The world of academic publishing is undergoing significant changes. Dutch university libraries have signed open access agreements with various small publishers and publisher Elsevier Reed has acquired The Social Science Research Network (SSRN) database.

Publisher Reed Elsevier announced the takeover of The Social Science Research Network (SSRN) yesterday. The website offers free access to academic articles in the areas of law, history, philosophy and economics. The network also offers articles prior to publication in a peer reviewed periodical, the so-called preprint.

Unease among academics

The acquisition has led to unease among academics according to Vice. Publisher Reed Elsevier already owns the biggest proportion of academic titles by far. Critics are concerned that the acquisition of SSRN will lead to the publisher having even more influence. SSRN promises that the website will continue to offer free access to academic articles under Reed Elsevier, but critics have already stated they’re counting the days until the website breaks this promise.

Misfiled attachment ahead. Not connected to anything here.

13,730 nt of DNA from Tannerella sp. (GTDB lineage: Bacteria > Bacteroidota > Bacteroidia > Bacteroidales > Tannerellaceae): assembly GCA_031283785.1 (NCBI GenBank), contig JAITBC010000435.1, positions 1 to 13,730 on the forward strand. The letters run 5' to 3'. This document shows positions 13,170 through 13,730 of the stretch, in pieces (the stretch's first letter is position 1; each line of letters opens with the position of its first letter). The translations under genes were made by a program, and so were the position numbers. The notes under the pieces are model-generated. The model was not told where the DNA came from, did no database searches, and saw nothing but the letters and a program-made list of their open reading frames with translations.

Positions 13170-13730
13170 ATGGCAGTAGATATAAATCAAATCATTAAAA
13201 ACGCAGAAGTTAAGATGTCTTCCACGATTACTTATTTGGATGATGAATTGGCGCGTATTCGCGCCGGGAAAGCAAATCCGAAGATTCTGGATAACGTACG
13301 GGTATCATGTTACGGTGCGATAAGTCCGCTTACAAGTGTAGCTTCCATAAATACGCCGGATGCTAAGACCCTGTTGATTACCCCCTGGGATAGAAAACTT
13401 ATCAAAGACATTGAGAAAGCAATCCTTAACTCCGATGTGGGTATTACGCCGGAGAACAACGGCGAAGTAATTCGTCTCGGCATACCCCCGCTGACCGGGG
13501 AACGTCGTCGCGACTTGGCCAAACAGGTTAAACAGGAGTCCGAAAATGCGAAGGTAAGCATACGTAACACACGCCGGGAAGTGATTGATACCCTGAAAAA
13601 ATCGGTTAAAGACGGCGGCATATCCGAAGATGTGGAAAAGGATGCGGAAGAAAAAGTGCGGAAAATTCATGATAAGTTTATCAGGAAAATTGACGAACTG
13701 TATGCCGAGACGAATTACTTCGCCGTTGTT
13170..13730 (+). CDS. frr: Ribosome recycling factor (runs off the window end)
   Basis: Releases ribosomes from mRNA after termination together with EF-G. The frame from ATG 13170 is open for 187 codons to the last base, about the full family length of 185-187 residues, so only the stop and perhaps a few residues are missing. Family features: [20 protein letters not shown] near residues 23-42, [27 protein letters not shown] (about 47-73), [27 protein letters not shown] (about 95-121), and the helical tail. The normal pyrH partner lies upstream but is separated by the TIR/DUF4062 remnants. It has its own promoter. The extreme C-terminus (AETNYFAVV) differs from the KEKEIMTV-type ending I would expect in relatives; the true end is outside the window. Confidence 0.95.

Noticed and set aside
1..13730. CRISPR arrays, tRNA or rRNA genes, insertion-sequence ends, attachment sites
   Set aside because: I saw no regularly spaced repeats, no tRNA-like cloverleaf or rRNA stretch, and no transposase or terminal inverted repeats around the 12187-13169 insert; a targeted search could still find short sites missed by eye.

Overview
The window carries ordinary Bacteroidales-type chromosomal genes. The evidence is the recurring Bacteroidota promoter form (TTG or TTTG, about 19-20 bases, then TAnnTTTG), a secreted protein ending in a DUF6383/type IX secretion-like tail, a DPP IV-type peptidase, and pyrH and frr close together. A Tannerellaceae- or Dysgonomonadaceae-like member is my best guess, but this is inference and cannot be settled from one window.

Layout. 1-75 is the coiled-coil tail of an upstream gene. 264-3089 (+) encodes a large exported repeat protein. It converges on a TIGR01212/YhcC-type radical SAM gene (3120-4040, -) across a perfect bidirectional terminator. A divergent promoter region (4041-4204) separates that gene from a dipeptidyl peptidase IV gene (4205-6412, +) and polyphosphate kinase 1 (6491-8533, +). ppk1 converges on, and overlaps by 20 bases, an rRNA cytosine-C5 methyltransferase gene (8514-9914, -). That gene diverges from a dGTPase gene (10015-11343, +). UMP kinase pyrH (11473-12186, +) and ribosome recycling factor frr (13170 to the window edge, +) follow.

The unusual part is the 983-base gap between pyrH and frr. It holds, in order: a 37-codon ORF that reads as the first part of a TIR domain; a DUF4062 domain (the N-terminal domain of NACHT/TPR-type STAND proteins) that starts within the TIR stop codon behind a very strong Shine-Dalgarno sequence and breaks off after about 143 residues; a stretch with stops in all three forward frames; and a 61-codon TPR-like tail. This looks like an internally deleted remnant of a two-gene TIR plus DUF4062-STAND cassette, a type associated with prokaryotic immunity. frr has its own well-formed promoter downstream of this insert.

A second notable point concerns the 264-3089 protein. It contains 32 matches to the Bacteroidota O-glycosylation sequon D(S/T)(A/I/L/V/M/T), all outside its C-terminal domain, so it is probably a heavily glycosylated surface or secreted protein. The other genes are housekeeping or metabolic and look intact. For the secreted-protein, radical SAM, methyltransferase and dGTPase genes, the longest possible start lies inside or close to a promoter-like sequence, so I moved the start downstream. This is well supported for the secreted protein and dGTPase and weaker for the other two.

Expansion of open access

Other news in the world of academic publishing: according to Folia, the university libraries, in cooperation with the IT consortium SURF, have signed open access agreements with publishers Emerald, Walter de Gruyter and Karger.

Karger is a medical publisher in Switzerland. The new agreement will enable universities with a university medical centre access to Karger titles, and scientists connected with Dutch universities will also be able to publish some 250 articles per year via the publisher. According to the Association of Dutch Universities (VSNU), this number is identical to the number of articles that Dutch universities already publish annually with Karger.

Emerald publisher issues a number of vouchers each year to publish in open access. Publisher Walter de Gruyter offers Dutch universities a 90 per cent discount on the publication price.